Once active on a computer, scareware can block attempts to update Windows or anti-virus software, prevent an anti-virus software scan, or automatically hijack a web browser. Scareware is also very difficult to remove, often immune to file deletion measures causing the user to have to reformat the computer’s hard drive (s) and reinstall an operating system and other applications.

Although not foolproof, the following measures can help to protect against a scareware attack.

  • Keep the computer’s Windows software updated
  • Use legitimate anti-virus and anti-spyware software and keep them updated
  • Don’t automatically click on an unfamiliar or suspicious pop-up. Think before you click!
  • Remove any suspicious pop-up by right-clicking on the item in the task bar at the bottom of the screen and selecting “Close” or by manually exiting the browser session using Ctrl-Alt-Delete. Avoid clicking on the exit symbol in the upper right hand corner of the pop-up.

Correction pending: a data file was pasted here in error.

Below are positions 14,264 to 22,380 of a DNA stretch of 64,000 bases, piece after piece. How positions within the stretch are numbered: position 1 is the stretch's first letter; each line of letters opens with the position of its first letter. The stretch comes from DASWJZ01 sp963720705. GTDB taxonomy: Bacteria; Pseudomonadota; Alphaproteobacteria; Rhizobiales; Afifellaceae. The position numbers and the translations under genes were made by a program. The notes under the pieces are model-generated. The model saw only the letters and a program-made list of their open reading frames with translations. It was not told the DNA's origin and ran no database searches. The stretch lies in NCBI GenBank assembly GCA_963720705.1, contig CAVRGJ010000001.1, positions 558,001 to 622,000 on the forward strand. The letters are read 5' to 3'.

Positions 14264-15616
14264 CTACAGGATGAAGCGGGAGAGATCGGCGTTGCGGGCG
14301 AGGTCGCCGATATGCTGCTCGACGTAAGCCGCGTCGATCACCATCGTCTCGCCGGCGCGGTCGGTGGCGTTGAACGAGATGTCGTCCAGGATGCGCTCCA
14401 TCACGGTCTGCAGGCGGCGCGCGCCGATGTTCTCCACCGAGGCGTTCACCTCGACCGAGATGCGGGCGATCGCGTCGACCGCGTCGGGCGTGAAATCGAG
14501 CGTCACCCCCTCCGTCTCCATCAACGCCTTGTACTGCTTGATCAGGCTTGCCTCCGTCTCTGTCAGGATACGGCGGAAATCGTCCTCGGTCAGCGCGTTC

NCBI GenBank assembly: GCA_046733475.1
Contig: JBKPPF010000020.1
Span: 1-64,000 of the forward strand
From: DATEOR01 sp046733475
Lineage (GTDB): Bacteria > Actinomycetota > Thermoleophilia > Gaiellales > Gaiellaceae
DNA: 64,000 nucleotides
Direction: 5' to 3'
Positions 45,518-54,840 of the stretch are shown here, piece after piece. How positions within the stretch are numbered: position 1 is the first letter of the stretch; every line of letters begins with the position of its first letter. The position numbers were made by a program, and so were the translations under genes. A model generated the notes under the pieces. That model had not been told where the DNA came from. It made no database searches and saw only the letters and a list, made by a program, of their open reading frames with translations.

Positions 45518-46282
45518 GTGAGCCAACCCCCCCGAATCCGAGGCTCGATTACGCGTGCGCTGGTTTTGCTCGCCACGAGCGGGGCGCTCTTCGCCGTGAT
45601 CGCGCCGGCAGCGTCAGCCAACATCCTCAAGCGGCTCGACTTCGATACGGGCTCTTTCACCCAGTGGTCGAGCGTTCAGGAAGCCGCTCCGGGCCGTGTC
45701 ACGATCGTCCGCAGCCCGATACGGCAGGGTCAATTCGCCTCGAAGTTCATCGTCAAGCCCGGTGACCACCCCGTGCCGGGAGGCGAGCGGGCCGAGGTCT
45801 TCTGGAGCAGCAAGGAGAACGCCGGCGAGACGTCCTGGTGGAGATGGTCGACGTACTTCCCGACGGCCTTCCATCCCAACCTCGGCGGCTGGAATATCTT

SPYWARE

Spyware is software that collects information from your computer as you use the Internet to visit websites. Spyware is automatically downloaded on to your computer when you visit some websites and used to track your internet activity. Spyware is known to hide in free software downloads and is sometimes known to carry viruses. You might even freely agree to accept commercial spyware when you agree to the end-user license agreement of a new downloaded program or game. What are symptoms of a spyware-laden computer?

  • A barrage of pop-ups
  • A hijacked browser – you type in an address and the browser takes you somewhere else
  • New or unexpected toolbars or icons
  • Sluggish system performance

Install anti-spyware software to ward off this threat.

The Office of Information Technology (OIT) will perform critical system updates to the Virtual Private Network (VPN) servers on Sunday, August 1, 2021, 10:00 p.m. - 11:00 p.m.

What this means for you: 

• During this update period, limited VPN access will be available, with one server up at time. If you are not able to gain access on VPN01, try VPN02 and vice-versa.
• After the upgrade, at first VPN connection attempt, VPN users will be prompted to update their VPN F5 BigIP Edge client, or if using a Web browser to connect, the VPN components.

Follow the VPN guide (PDF, Get Adobe Acrobat PDF Reader.-Link opens in new window.) to complete the update.